Benefits of Slow Feeding Print E-mail
Monday, 01 July 2013
By Michelle K. Binder-Zolezzi,
Relational Riding Academy

Horse owners should know how the equine digestive system works. Horses are “trickle feeders” so need a constant flow of fiber to keep things healthy and working well. Feeding two flakes of hay and a can of grain twice a day is not a natural way to manage your horses diet. Horses prefer to eat with their heads down. This position allows nasal passages to drain and permits them to see almost 360 degrees. If you watch a horse eat hay out of an overhead feeder, you’ll notice that when hay is on the ground he will switch from the feeder to eating what he has spilled. Sometimes you’ll see horses actually throw the hay out of the feeder…they know what’s natural. Scattering hay simulates grazing but is time consuming for you as well as wasteful.

The term “bolus eating”, describes horses that eat hay free choice and all at once. When you throw your horse two or three flakes of hay he will eat it until it is gone, then be hungry well before you get home to feed him again at night. Slowing down the rate at which horses can access hay means that the digestive process is slowed down and nutrients in hay can be absorbed much more efficiently. Slow feeding horses provides a continuous feeding method, which means your horse will constantly be foraging, thereby stimulating their digestive system as well as their mind. Under these conditions your horse’s body will work as nature has intended.

How can we shift to a slow feeding method? Try a Box Feeder
With a Box Feeder the horse is “grazing” through a metal grid. We have not experienced any problems with the horses lips or tongues from the metal grids even in extremely cold winter temperatures. Of course the size of the openings in the grid makes a difference and you might be surprised at how much hay a horse can consume through 3 inch openings! Box feeders can be designed to have the horse eat from the top or from the side, to be covered or open and to have sloping floors. With a top feeder the metal grid is placed on top of the hay. As the horse consumes the hay, the grid follows it down to the floor. Feeders should be nearly completely empty before refilling to avoid spoilage. With a side feeder the metal grid is placed vertically while a slanted bottom makes the hay slide down to the grid for the horse to eat. Hay can become stuck instead of sliding so material and slope become critical to the success of the side feeder.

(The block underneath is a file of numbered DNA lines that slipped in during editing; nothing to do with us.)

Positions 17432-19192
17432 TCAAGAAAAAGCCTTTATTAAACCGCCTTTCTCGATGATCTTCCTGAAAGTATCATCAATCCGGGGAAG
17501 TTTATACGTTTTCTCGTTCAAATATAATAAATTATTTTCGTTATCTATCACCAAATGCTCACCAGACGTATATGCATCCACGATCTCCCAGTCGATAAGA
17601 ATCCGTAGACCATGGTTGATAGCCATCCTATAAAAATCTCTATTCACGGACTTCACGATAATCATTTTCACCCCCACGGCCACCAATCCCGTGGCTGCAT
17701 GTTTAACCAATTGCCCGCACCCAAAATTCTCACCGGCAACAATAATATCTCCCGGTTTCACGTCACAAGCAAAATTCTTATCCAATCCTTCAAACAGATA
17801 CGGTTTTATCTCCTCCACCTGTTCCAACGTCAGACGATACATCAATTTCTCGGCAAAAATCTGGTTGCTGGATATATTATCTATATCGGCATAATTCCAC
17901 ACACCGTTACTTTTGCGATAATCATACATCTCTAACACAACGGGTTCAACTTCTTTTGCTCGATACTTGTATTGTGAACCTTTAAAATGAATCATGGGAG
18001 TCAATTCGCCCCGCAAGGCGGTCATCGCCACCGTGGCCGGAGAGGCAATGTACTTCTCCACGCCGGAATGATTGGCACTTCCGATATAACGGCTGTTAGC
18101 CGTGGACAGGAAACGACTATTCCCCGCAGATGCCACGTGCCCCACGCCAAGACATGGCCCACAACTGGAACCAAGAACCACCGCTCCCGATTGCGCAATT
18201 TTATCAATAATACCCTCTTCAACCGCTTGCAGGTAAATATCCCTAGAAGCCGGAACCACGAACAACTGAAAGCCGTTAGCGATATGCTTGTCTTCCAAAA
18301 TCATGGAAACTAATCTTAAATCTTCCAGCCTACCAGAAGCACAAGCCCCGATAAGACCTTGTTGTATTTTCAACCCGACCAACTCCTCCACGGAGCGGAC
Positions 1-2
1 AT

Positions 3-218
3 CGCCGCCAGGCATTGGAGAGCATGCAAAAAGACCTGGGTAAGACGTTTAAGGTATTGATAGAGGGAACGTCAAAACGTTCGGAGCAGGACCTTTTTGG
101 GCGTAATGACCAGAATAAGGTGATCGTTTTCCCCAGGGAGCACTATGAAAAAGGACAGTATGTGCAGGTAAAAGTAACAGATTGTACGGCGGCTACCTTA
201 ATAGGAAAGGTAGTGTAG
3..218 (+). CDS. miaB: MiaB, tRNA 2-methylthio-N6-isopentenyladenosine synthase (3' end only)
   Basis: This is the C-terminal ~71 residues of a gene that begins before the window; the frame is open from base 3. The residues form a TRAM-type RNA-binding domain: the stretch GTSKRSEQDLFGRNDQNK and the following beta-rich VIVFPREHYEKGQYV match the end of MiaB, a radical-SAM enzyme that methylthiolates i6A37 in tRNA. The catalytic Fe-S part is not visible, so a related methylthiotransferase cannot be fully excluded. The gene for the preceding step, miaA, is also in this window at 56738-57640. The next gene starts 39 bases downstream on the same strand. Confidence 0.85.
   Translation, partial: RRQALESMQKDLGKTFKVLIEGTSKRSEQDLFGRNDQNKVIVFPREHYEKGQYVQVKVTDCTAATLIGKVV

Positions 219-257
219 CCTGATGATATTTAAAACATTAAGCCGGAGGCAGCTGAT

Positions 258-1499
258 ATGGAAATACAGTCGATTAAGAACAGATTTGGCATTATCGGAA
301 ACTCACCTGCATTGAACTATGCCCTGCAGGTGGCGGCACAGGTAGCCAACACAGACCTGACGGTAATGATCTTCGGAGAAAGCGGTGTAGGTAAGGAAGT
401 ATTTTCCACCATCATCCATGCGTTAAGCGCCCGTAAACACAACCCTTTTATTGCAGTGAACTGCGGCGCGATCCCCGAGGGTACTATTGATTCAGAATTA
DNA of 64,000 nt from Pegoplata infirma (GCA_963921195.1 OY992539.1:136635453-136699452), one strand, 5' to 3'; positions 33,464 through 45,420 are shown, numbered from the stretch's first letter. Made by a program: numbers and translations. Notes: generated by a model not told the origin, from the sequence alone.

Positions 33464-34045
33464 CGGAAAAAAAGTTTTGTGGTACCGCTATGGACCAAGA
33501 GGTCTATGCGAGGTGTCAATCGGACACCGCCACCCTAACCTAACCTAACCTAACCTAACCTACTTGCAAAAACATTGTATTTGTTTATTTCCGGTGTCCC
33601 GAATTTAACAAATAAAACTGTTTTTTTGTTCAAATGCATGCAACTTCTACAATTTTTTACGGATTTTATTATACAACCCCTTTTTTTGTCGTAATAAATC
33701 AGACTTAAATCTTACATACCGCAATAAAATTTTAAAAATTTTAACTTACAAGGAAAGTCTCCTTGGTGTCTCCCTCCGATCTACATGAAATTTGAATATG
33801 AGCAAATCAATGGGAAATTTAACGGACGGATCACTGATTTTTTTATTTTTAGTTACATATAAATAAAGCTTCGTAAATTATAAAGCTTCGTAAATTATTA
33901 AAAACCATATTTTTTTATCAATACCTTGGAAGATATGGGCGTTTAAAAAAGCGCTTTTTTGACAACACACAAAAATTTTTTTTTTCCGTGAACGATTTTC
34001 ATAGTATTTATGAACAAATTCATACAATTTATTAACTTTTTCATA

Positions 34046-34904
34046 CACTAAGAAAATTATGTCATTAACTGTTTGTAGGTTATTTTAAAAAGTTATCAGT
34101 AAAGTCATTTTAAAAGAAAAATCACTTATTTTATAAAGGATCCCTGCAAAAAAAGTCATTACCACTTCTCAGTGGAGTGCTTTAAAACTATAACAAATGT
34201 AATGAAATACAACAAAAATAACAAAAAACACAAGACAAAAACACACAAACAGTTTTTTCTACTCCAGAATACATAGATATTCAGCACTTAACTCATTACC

Box feeders should be safe and durably constructed as well as weather resistant to keep hay dry. They may be constructed any size so our outside box feeders hold up to two average bales of hay. It is also possible to feed more than one horse from the same feeder by building them to allow single or double sided access. These designs are the most dependable when properly managed. Using this feeding method we are able to fill feeders every two to three days and our horses are not fat, they are happy.

Larger covered feeders of a similar style that are designed to feed round bales are also available. The covered models keep hay from spoiling in the weather and restrict access as well. Managed access through a grill or grate ensures that the hay stays in the feeder, clean and dry and that you can fill it much less often. Some covered large bale feeders do not regulate how much hay can be accessed and so waste is a problem. We have found managed access to be the best solution to both waste and convenience when feeding from large bales.

Some people have tried soft feeders like hay nets and small mesh hay nets even over large bales. Nets are not as durable as box feeders; they are difficult to load, the hay gets wet and horses can easily become entangled in them especially when shod. If they are left on the ground, horses will trample and soil the hay that remains in them instead of eating it. This works for some but we were not happy with the results.

On our farm we have been able to utilize both small box feeders inside and out as well as covered large round bale feeders to achieve terrific results in slow feeding. Our feeder designs have proven safe and effective and have survived almost three years of “field trials”. If you are a horse owner I encourage you to try slow feeding for the good of your horse as well as convenience and savings for you. For more information about where to get or how to build slow feeders visit

• Continuous access = happy horses. Controlled access = happy owners
• Mimics natural grazing behavior
• Slow, steady stream of roughage in the gut reduces colic risk,
improves utilization and absorption
• Eliminates “wolfing”
• Reduces boredom
• Eliminates feeding time anxiety
• Virtually NO waste with properly designed box feeders
• Reduces time and labor in both feeding chores and clean up
• Ends multiple daily feedings
• Fill feeders once or twice a week or even once a month!
• Finally, safely take advantage of the modern agricultural practice
of cheaper round and large rectangular baling
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